We put a lot of faith in the hands of nursing homes. These facilities are entrusted to care for our most vulnerable loved ones. Sadly, far too often, nursing homes fail to protect their residents. Nursing home abuse can take a number of forms. One type of abuse that does not get enough attention is nursing home financial exploitation.

Types of Financial Abuse

  • Unauthorized check cashing;
  • The forging of a signature;
  • Stealing or misusing a patient’s funds;
  • Deception;
  • Improper use of legal guardianship; or
  • Any other form of abuse that exploits a patient’s resources.

Texas law defines the financial exploitation of a vulnerable person in a fairly broad manner. Under the law, financial exploitation includes any conduct, by a person with an ongoing relationship with an elderly or disabled person, that involves using the vulnerable person’s resources for personal benefit without informed consent. The law is clear. Caregivers cannot, in any way, use their position to take advantage of their patients. The term ‘informed consent’ is very important, because a person cannot legally give informed consent unless they are in a competent enough mental state to understand the full consequences of their actions. Many vulnerable nursing home residents are no longer capable of giving informed consent in any situation. So, even if a caregiver claims that they received ‘consent’ from your loved one to make a financial transaction, in many cases that supposed consent is not legally valid. The bottom line is that when your loved one is unable to truly understand their actions, their caregivers are not allowed to use that to their advantage for personal gain. We must put a stop to the financial exploitation of vulnerable people.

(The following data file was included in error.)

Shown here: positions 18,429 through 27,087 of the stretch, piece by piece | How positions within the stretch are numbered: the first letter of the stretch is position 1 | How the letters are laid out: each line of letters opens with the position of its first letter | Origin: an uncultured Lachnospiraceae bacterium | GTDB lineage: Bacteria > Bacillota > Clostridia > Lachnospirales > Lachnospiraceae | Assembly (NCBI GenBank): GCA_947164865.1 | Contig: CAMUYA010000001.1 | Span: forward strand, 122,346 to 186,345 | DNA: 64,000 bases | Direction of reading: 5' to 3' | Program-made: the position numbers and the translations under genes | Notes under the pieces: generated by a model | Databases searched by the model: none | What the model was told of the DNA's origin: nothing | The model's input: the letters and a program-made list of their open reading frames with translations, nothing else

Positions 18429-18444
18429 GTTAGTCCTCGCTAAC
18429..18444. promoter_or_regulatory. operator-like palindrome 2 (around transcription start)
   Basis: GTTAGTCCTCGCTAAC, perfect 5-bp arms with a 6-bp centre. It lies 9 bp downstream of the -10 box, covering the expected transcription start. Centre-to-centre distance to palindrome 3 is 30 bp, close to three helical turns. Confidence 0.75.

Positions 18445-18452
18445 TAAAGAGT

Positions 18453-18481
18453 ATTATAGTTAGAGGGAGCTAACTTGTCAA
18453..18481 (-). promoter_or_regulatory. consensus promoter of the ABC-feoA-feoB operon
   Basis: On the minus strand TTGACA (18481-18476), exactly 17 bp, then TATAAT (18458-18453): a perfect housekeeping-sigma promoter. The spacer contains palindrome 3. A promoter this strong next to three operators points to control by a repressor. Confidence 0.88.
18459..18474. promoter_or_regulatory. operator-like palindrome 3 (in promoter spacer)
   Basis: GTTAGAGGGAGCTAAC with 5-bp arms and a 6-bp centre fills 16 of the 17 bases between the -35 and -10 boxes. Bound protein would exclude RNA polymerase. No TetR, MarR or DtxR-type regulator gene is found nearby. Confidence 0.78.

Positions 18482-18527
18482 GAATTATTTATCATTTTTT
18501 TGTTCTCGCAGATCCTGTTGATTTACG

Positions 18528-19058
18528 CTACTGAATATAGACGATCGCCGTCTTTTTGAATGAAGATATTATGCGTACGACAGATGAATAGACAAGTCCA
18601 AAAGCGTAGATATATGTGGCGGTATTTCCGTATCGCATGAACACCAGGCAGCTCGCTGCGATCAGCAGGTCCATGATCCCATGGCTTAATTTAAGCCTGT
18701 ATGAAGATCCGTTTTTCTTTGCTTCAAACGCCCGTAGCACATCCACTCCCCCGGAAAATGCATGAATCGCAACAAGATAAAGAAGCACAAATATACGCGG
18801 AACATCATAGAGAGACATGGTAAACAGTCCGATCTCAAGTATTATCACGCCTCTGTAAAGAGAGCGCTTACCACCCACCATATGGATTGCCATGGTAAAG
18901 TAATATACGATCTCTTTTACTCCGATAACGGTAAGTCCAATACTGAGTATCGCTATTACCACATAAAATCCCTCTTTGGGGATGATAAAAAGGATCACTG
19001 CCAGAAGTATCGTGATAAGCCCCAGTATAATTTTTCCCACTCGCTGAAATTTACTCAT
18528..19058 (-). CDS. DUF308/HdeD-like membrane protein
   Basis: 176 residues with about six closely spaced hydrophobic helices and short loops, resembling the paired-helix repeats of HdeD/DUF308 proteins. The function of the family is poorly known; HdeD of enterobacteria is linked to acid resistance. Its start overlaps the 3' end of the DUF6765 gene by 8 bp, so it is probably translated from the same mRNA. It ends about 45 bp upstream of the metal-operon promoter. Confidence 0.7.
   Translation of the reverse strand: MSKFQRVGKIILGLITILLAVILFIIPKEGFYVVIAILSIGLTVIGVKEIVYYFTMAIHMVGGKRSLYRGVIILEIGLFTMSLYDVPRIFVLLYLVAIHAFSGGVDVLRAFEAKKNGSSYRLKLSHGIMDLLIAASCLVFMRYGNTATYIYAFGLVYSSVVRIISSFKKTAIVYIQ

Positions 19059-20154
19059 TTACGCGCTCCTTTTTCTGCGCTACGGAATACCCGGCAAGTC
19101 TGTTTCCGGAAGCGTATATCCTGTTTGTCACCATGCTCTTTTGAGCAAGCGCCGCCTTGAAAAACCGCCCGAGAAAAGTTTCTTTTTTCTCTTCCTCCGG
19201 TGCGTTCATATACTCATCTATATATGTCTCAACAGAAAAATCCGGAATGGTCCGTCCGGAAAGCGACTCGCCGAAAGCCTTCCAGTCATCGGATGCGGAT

The Signs of Financial Exploitation

Financial exploitation is not always easy to spot. Sometimes the abusers are very clever and work hard to cover their tracks. If you notice any of the following, there may be a problem:

  • You see a large unexplained bank transfer or charge;
  • There has been a sudden, unusual, change in any legal or financial documents;
  • There have been many small checks written to the same individual;
  • Personal belongings have gone missing;
  • Your loved one is suddenly living below their former means; or
  • There is an unexplained reluctance to talk about finances.

Take Legal Action

A qualified nursing home abuse lawyer can help you put stop to financial exploitation. Legal action that should be considered, includes:

  • Reporting the financial abuse to the Texas Department of State Health Services;
  • Reversing previous legal orders, such as getting the power of attorney revoked;
  • Placing yourself, or someone else trusted, as the official financial representative of your vulnerable loved one going forward;
  • Putting a block on all financial accounts to eliminate any further exploitation by the financial abuser; and finally
  • Taking corrective action to recover compensation.

Under Texas law, you may be able to hold the owner of a nursing facility liable for the financial abuse that happens to their residents. These facilities have a legal obligation to keep their patients free from preventable financial abuse. If you suspect your loved one has been a victim of financial exploitation in a San Antonio nursing home, contact an attorney today.